second thoughts on Nkinis
Douglas G. Wilson
douglas at NB.NET
Sun Dec 26 21:38:10 UTC 2004
>>Diseases or syndromes named after a person or place are generally not
>>Rocky Mountain spotted fever
>To my eye and ear, this is a heterogeneous grouping. The place
>eponyms never take apostrophes, do they? Rocky Mountain's spotted
>fever? Lyme's disease? Both seem utterly impossible, unless the
>latter is what Harry L suffered from in The Third Man (or was that
Is it that obvious whether Kawasaki disease is named after a person or a
place or a motorcycle company? There are of course thousands of Web
instances of "Lyme's disease", and the medical journals probably show a few
examples too. Anyway, the CDC style guideline (among others, I believe)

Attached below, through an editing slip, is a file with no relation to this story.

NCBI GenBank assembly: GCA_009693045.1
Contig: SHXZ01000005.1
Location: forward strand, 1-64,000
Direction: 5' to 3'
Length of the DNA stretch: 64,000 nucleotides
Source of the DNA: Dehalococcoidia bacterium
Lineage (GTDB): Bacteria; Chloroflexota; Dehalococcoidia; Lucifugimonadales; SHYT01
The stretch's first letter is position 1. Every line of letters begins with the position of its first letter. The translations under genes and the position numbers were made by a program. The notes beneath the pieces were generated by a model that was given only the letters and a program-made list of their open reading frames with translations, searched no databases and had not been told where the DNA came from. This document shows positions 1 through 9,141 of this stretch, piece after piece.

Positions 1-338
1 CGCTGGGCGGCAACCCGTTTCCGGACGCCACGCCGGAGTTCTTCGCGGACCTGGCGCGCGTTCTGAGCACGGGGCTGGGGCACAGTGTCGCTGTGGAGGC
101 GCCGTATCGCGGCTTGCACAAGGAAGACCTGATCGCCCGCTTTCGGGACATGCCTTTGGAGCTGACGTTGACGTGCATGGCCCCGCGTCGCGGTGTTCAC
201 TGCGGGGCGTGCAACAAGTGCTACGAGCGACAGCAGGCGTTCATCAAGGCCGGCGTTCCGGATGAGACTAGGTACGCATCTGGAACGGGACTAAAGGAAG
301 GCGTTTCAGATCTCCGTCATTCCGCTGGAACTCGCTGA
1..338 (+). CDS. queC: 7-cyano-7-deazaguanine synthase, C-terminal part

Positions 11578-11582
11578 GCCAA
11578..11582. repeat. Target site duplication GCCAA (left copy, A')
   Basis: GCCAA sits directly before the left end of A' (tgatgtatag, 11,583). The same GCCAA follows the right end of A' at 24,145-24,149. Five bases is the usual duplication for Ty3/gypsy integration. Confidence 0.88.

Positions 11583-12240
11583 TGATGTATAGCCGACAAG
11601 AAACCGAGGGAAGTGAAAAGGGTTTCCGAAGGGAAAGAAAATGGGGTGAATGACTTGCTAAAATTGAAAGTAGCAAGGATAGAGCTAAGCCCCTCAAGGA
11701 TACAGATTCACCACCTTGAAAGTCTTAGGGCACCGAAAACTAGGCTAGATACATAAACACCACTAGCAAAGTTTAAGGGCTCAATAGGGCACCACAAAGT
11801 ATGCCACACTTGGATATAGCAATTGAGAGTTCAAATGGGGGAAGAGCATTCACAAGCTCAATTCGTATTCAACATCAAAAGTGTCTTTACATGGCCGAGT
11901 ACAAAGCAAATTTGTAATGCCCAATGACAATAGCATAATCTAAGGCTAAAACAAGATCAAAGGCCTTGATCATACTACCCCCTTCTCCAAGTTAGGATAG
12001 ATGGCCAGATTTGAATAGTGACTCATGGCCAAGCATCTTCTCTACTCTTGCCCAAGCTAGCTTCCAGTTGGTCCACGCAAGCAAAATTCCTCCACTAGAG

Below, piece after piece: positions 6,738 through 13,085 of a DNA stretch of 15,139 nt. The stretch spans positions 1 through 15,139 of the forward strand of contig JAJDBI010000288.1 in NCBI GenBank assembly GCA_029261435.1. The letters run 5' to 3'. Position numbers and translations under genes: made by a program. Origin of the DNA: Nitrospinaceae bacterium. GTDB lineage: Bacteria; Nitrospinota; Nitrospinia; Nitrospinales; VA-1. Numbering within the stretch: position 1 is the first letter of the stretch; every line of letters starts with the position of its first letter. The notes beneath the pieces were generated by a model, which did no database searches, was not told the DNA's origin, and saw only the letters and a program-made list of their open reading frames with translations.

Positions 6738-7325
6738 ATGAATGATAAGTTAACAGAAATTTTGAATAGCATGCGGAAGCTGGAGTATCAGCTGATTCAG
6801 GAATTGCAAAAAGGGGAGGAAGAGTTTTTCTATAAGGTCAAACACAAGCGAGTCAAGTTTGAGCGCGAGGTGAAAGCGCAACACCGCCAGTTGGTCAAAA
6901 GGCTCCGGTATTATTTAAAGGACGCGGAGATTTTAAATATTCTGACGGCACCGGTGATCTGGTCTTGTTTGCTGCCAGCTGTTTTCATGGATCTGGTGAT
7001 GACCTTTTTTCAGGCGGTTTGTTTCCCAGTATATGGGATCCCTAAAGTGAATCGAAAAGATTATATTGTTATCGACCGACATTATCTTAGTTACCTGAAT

says "no possessive ending in any case" so one doesn't need to know who or
what inspired "Minimata disease" or "Cronkite-Canada syndrome" or whatever
(there are hundreds of these eponyms in current use).
>The others are a mixed bag. I can vouch for Hodgkin's being used far
>more often (whether spelled with or without the apostrophe) than
>"Hodgkin disease", which I suspect I've never heard, nor have I
>encountered "non-Hodgkin disease."
"Non-Hodgkin['s] disease" would be unusual in careful writing, as would
"non-Alzheimer['s] disease". But "non-Hodgkin['s] lymphoma" and
"non-Alzheimer['s] dementia" are routine.
>I'm pretty sure "Bright's
>disease" works similarly, although for various reasons I'm less sure
>of my intuitions. Some, like "Kaposi('s) sarcoma" and the syndromes
>are hard to distinguish in spoken language, but I have the feeling
>I've usually seen "Reye's" but "Down" and "Marfan". And Chagas
>disease, not Chagas's.
I think it's often (traditionally) "Chagas'" with a terminal apostrophe,
but how often does the subject arise in casual US speech or writing anyway?
If it appears in a CDC publication, I guess it will be "Chagas", if in JAMA
it will be whatever the JAMA editors like ... or maybe they're laissez-faire.
-- Doug Wilson
More information about the Ads-l